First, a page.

A nice, low-key educational (mainly) Model T show at a local Ford dealer. They put us in a perfect area right next to the street. I think the sign is appropriate.
Any suggestions for a possible sales-pitch being given here?
"It was owned by a little old lady who only drove it to church on Sunday..."
Ran when parked.
"Fully Loaded" ?
"J.W. Powers rated 'best in class' for 1912 !"
"All the latest safety features !"
"Won't go fast, but it goes pretty far !"
Those are Casual T's. We were on our color tour and stopped at the dealership for coffee and donuts.
That's great Brian! When you consider what an "attention-getter" a front row lineup like that would command, I can't imagine why any Ford dealer would not co-operate with a Model "T" Club that wanted to put on a similar show! It's a neat way for a Ford dealer to say to all passer-bys,....."this is where we started and we're still hangn' in there!"
P.S. Nice post and nice picture too!
Burger - I'd add to your list,....."long-lasting"!
Larry, unless we're growing Palm trees here in Romeo I think it's California!
Defined as an individual that of his or her own free will purchased new from an appropriate dealer, using his or her own means (money or credit), a (then) current new model of T Ford (1908 through 1927). I wonder if any "original owner" of a model T Ford is still alive? (Whether he or she still has the car or not)
Makes me feel old to realize that this has become a valid question, and I can remember meeting people that fought in the Civil War.
Drive carefully, and enjoy, W2
I was standing there ogling the lineup and fortunately the sign caught my eye.
Brian - One more comes to mind,......the Ford slogan, "built Ford tough" still seems to apply nowadays, except you could add a bit to it.
"Built Ford Tough",...(even a hundred years ago!)
Wayne, you've met Civil War veterans? Must have been in the 40's?
Grady Puryear described his meetings with Confederate veterans during the 30's and 40's in this thread: http://www.mtfca.com/discus/messages/29/47640.html?1204204441 (his post from February 11, 2008 - 07:23 pm)
I think it would be hard but not impossible to find an original owner still alive. Most buyers were likely male and at least 25. There are no males left in the USA that were 25 in 1927, the currently oldest men were born in 1904 while the oldest living lady was born in 1898. Still possible someone 16(+) years old in 1927 and thus 103(+) years old was wealthy enough to buy a Ford or got the car as a present from parents like the 1928 Rolls Royce Allen Swift got from his parents as a graduation gift in 1928: http://02ea68d.netsolhost.com/case-16-rr-picadilly.html
Roger, In the mid to late '50s, I was about five to seven, didn't really appreciate it at the time. The elderly man was slightly over 100 and had been a young teenager at the time of the Civil War.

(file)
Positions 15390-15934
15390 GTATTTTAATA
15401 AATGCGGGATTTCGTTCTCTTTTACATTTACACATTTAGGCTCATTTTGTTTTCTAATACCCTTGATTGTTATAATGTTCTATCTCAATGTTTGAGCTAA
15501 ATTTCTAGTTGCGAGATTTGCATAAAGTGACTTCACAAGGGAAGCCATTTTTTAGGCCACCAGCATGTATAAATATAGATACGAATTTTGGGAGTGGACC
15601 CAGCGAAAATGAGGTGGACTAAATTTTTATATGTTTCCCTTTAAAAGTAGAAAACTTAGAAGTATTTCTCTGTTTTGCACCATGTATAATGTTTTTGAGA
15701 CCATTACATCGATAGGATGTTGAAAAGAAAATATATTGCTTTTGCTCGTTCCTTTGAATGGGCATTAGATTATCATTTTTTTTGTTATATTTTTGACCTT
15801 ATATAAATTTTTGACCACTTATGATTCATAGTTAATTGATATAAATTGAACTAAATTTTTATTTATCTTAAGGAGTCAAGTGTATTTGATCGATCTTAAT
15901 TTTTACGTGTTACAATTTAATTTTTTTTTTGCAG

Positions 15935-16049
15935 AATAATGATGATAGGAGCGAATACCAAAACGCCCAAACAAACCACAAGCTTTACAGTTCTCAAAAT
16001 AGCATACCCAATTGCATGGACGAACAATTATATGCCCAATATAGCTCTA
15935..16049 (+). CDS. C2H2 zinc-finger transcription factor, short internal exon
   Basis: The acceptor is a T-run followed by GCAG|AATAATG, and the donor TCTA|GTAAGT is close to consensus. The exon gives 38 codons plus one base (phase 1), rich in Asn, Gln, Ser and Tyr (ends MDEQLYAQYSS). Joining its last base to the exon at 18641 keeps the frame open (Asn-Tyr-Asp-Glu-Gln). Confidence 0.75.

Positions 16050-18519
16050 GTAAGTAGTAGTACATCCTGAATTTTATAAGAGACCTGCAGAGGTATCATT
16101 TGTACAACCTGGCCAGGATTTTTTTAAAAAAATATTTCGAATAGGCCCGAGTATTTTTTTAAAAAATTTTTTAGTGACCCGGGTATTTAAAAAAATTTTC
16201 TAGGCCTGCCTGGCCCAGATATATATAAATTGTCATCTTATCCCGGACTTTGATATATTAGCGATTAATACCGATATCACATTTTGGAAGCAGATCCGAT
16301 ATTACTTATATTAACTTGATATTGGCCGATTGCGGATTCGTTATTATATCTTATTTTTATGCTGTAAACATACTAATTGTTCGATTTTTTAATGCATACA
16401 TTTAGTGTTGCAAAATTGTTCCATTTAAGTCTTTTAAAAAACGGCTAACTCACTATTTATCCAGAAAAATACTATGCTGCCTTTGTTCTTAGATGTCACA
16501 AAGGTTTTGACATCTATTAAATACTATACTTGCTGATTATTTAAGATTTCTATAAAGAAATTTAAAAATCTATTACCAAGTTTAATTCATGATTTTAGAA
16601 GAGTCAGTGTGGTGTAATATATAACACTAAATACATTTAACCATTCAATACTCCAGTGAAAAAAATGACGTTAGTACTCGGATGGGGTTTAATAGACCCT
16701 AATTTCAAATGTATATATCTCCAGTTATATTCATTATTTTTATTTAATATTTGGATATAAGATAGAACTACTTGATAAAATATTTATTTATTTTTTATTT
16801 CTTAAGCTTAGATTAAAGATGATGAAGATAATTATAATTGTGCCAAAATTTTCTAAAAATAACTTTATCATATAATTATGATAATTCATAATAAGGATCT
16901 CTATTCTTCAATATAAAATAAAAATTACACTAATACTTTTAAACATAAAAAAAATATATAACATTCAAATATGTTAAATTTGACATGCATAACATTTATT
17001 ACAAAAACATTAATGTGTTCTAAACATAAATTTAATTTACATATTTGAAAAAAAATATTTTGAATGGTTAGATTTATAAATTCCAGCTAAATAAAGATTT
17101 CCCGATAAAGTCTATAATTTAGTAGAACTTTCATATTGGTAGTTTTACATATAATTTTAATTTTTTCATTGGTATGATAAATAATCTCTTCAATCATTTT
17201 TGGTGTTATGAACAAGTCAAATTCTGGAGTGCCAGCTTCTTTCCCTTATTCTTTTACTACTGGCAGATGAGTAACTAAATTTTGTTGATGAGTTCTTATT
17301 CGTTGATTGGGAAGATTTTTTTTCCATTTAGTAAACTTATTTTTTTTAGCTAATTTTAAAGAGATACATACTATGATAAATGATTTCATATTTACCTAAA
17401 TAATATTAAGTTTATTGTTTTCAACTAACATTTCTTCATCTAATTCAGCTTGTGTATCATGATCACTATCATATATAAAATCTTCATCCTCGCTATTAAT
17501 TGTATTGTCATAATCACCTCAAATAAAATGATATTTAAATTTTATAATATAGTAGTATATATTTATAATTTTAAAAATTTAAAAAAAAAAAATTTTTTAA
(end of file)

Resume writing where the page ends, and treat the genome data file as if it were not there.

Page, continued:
I don't know what it was that made me think of the "surviving model T original owner" question a couple months ago. But my math matches yours. I wonder when (if) the last one left? This is the first time that I have openly asked it.
Time marches on. We just go for the ride.
Drive carefully, and enjoy, W2
Your right Bill. I did not see the Palm tree. You could have taken an 'almost' identical picture of our cars at the dealership.
how about "This is your Grandfathers Model T"
(if you are under 30 it could be your Great-Grandfathers Model"T")
My late father bought a new T in 1923, when he was about 24. He died in 1980. He earned the money for the car in the winter of 1922-3, running muskrat trap lines on ice skates for six weeks on the North Platte river.
This was the day of their wedding in April 1924, in western Nebraska.
I am betting it is near impossible to find anyone today who knew a Civil War veteran !
Burger, the last verified veteran died in 1956.
Albert Woolson (1848–1956) was the last Union veteran, a young drummer that didn't see battle. The last combat veteran was James Hard (1843-1953).
Pleasant Crump (1847–1951) is the last verified Confederate veteran. There were many later claimants, none could be verified since they may have forged claims during the days of the great depression to get veteran's pensions. The pensions were also a "bait" that made it possible for many elderly veterans to marry young brides after being widowed, so the last known confederate veteran's widow died as late as 2008 (Maudie Hopkins, born 1914)..
So there are still people living that have met civil war veterans - and perhaps knew them.
(Message edited by Roger K on December 08, 2014)
This event happened at McCoy-Mills Ford in Fullerton, Ca. We had 17 Ts, a 1908 Buick, a 1927 Chevy and a 1958 Ford retractable hardtop. A nice bonus was a 1969 NASCAR Ford Talladaga 429 that made quite a rumble when it runs.
We provided the cars and the public stopped by to look them over. The folks at the Ford dealer fed all comers hot dogs & hamburgers. It was a nice day.
My very long term project mostly 1923 Runabout put in its first public appearance in 18 months. It did well enough on this short trip that I attempted the club Christmas party the following day. "My Problem Child" did pretty well both days.